At the end of the 15th century the several centuries of Ottoman rule begins in the region which in fact obtains substantial privileges. Specifically, after the capitulation of Ioannina in 1430 and the surrender without bloodshed of Arta in1449 (note 7), the Ottomans attempted to subjugate the region valuing its key geographic position and great importance. In this way they would establish their dominance over wider territory and avoid any revolutionary uprisings which could happen in the region due to its mountainous and inaccessible geomorphology. However, as in other rural parts of Epirus, such as Eastern Zagori and parts of the Malakasios region, the inhabitants of Tzoumerka did not immediately surrender but continued to resist. Finally it was forced to capitulate in 1478 obtaining, however, a privileged state of semi independence and self government with particularly favourable terms (note 8). Moreover, some villages such as Kalarrytes and Syrrako were placed under the protection of the Queen Mother Valide Sultana because of their strategic position (note 9) controlling the Pindos passes. This resulted in its favourable treatment. Thus Tzoumerka did not experience the arbitrary behaviour and acts of violence of the Ottoman rulers as had other regions of Epirus (note 10). Instead and due to its relative autonomy, it would be a haven to many suffering Greeks who fled their homes in the plains and tried to settle in mountainous inaccessible regions.

The variety of references to this region in texts of Byzantine letters is thought to be a direct consequence of this region’s pivotal position, its strategic importance as well as the leading role it played in the period before the Roman conquest.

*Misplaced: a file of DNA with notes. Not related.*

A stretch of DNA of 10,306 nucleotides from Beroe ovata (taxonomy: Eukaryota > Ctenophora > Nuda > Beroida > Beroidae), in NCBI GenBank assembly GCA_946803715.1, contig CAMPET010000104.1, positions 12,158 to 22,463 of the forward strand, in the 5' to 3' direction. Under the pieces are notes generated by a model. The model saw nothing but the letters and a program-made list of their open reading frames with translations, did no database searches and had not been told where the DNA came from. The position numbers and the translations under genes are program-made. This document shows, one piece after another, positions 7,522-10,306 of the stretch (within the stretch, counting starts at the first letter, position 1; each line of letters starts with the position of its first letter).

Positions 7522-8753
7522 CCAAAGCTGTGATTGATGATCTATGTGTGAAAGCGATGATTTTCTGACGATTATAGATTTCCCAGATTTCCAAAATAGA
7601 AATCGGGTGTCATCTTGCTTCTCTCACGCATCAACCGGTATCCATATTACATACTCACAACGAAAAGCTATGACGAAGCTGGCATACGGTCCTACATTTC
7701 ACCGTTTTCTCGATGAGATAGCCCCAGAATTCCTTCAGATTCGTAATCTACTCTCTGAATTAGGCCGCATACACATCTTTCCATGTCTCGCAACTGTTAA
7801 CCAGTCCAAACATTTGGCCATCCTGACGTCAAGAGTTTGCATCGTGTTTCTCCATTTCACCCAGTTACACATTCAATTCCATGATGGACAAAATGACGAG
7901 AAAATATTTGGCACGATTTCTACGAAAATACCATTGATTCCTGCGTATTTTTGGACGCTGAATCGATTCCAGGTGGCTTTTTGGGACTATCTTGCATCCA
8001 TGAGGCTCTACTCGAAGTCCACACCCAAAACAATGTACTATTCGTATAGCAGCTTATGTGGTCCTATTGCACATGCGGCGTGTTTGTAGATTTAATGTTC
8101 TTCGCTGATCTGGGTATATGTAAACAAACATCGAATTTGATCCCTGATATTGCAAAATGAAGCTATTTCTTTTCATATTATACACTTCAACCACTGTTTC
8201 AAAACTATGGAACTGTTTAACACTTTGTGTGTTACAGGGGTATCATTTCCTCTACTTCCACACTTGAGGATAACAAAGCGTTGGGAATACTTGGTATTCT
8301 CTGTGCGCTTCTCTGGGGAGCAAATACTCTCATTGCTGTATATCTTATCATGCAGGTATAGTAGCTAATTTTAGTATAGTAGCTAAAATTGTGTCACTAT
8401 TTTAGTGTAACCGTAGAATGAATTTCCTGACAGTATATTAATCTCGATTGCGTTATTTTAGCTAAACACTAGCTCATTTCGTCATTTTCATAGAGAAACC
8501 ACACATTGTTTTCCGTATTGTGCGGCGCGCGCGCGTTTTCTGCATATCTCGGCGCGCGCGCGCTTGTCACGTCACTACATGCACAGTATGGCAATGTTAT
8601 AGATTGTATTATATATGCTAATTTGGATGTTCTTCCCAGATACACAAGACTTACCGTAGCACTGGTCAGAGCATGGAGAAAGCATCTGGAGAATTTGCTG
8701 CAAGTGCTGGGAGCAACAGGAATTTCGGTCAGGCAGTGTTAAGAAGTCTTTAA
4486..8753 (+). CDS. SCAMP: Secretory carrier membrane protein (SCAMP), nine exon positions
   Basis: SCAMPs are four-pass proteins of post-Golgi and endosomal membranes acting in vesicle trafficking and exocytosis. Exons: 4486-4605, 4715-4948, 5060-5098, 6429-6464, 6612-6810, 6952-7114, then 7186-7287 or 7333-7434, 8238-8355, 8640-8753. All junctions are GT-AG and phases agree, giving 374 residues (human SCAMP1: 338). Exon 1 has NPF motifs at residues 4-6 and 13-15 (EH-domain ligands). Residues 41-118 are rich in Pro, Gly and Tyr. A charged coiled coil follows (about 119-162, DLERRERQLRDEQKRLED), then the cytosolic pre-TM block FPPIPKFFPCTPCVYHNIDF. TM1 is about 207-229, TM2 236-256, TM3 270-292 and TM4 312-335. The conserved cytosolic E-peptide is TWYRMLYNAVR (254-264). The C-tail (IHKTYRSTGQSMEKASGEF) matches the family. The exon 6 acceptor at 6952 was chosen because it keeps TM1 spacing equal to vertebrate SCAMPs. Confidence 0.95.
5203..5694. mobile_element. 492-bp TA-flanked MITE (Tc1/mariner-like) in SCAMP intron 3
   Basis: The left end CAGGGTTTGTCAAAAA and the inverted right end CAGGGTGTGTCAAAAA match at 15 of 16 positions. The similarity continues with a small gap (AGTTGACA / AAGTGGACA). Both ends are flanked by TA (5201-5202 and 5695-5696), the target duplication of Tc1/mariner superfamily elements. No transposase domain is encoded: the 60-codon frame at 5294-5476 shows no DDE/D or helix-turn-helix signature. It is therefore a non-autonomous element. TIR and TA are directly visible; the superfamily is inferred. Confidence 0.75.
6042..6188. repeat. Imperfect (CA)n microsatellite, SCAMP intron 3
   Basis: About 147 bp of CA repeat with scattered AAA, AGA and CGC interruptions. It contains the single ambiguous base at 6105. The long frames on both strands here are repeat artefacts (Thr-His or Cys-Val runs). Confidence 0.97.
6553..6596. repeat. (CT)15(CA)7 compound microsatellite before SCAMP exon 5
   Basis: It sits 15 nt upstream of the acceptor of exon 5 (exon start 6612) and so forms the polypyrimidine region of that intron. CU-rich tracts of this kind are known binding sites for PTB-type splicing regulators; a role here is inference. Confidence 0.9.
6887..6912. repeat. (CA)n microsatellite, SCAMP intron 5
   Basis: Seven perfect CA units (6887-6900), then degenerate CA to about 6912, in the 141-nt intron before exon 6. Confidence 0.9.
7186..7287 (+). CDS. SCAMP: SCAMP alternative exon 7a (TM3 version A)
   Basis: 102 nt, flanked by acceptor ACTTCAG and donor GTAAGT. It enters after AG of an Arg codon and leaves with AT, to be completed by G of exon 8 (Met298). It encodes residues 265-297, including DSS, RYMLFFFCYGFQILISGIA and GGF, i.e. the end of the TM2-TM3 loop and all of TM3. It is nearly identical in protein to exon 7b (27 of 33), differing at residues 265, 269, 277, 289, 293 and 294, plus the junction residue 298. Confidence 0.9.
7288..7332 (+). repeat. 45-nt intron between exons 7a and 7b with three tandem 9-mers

The terms Athamania and Athamanians (or Athamanes) are on the whole located in Byzantine literature (note 11) between the 5th century A.D. and the 12th century A.D. with a gap during the 4th, 7th, 8th and 11th centuries. Apart from the great time span, it is worth noting the variety of works that include relevant references and information. These are works of history, geography, travel, philosophy, literature as well as the most important Byzantine dictionaries. In addition there is valuable data to be extracted on the locations where the tribe of the Ancient Athamanians chose to settle, the latter’s proximity to other tribes, their relations with neighbouring territories and the region’s history and importance. Of course, these references are often repeated word for word from author to author.

In conclusion, the study of sources confirms both that the ancient Athamanians settled in parts of the region of today’s Tzoumerka and that they were the neighbours of other tribes of Epirus and Thessaly. It contributes to the historical course of all the region during classical antiquity. It offers valuable facts about its culture, and also rescues some traditions. Last, it proves its importance and strategic position since it constituted a pivotal point for neighbouring tribes, an importance that was maintained in fact during both the period of Roman rule and the Byzantine Empire.

In general, the mountainous and arid Tzoumerka region has had a centuries old history. Its monuments from different periods as well as a variety of finds are irrefutable testimony to this history. However, most of the ancient monuments and almost all the finds remain unknown and undiscovered, buried under dense vegetation. Even the more easily accessible monuments, post Byzantine and of the recent past, with few exceptions, have not been adequately studied, enhanced and utilized.